New motorcycle training laws in Queensland enforcing minimum hours could mean the end of one-on-one training, longer queues for courses and higher costs.
Grant Jordan of Biker Basics Rider Training says that under the new QRide guidelines, one-on-one training may cease to exist because it will become too expensive to provide.
He says he agrees with the new curriculum which seems to follow the NSW and Victorian systems.
However, he says Main Roads has told him they may enforce tuition for learners in two lots of six hours, three lots of four hours, or six two-hour sessions.
“There has been no formal mention of reducing the course timelines to suit one-on-one education, even though the UNSW report into the changes and its findings appear to have been made using a 1 to 5/6 student ratio,” he says.
“There’s no recognition of prior learning that we do with young riders at the moment.
“It’s not an option which is a shame because there are lot of dirt bike riders and returned riders that have a skill set that shouldn’t be ignored.
“With them it’s more a case of fine tuning their skills than starting them from scratch. For some riders it’s only a matter of adding an extra few hours rather than an extra two days teaching them to suck eggs.”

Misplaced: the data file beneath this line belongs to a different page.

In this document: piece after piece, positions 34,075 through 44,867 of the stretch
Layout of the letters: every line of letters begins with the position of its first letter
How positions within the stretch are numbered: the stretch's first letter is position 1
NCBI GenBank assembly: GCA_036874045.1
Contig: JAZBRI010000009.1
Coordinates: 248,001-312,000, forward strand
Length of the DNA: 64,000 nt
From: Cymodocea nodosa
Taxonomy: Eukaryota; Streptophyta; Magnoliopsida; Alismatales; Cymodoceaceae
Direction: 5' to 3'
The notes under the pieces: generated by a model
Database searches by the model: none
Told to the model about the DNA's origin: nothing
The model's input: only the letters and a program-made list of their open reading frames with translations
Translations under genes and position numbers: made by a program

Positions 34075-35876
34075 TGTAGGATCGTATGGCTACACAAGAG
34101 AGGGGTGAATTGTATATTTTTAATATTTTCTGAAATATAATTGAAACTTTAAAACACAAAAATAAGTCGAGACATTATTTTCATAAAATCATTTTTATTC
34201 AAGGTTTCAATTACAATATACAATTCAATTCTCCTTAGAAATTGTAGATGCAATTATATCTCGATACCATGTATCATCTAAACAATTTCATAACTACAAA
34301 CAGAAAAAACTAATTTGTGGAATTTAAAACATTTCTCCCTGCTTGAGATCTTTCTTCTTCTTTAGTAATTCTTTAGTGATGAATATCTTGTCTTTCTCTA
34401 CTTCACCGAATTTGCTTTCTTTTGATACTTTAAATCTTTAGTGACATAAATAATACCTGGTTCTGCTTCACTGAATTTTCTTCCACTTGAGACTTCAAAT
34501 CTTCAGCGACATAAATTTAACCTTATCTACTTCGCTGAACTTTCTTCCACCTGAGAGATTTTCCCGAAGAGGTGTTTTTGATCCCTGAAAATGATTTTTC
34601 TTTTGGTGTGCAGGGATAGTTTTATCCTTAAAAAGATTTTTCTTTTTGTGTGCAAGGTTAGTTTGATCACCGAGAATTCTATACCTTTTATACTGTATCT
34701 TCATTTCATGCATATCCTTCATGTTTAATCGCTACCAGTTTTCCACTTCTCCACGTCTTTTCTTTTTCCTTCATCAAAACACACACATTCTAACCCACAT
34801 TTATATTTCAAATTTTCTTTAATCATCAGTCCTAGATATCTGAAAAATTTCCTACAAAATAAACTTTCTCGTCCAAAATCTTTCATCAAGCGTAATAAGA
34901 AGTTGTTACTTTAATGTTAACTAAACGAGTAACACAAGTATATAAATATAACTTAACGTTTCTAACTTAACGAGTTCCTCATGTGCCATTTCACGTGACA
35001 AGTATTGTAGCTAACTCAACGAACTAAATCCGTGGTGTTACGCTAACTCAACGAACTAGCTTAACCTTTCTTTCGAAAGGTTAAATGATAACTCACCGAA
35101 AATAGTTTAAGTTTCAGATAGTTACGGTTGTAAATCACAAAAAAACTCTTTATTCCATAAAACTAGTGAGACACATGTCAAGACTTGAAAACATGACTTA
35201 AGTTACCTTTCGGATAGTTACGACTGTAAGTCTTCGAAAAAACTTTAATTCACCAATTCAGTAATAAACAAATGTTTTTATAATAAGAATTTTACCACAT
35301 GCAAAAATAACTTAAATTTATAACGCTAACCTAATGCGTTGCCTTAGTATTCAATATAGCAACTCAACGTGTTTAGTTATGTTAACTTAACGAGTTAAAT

The extra time would either mean instructors would have to increase their course costs or reduce their hourly rate.
Grant, aged 33, became a registered QRide and NSW instructor in 2015 after riding since the age of four, completing several advanced training courses and even doing some amateur racing which included winning the 2014 Australian FX250 production series.
Grant also believes this increased demand for training ground and class room time will also add major costs to his small business.
“The only way to continue will be to run larger classes with more students to spread the costs, undoing my original goals of providing cost-effective personalised training to my local area,” he says.
He says the system would favour the bigger providers and rob riders of individual and personalised tuition.
“I provide tailored, one-on-one tuition, but I can’t talk to them for 12 hours unless they are having trouble and by then I’m more likely to be pushing them toward riding a push bike, anyway” Grant says.
“I’ve actually done that to some customers aged 55-plus. They are often the ones that take a long time to teach the basics, not like your average 19-year-old kid.”
Grant also fears that with limited suitable training grounds available, the minimum course times could lead to increased waiting times for a course.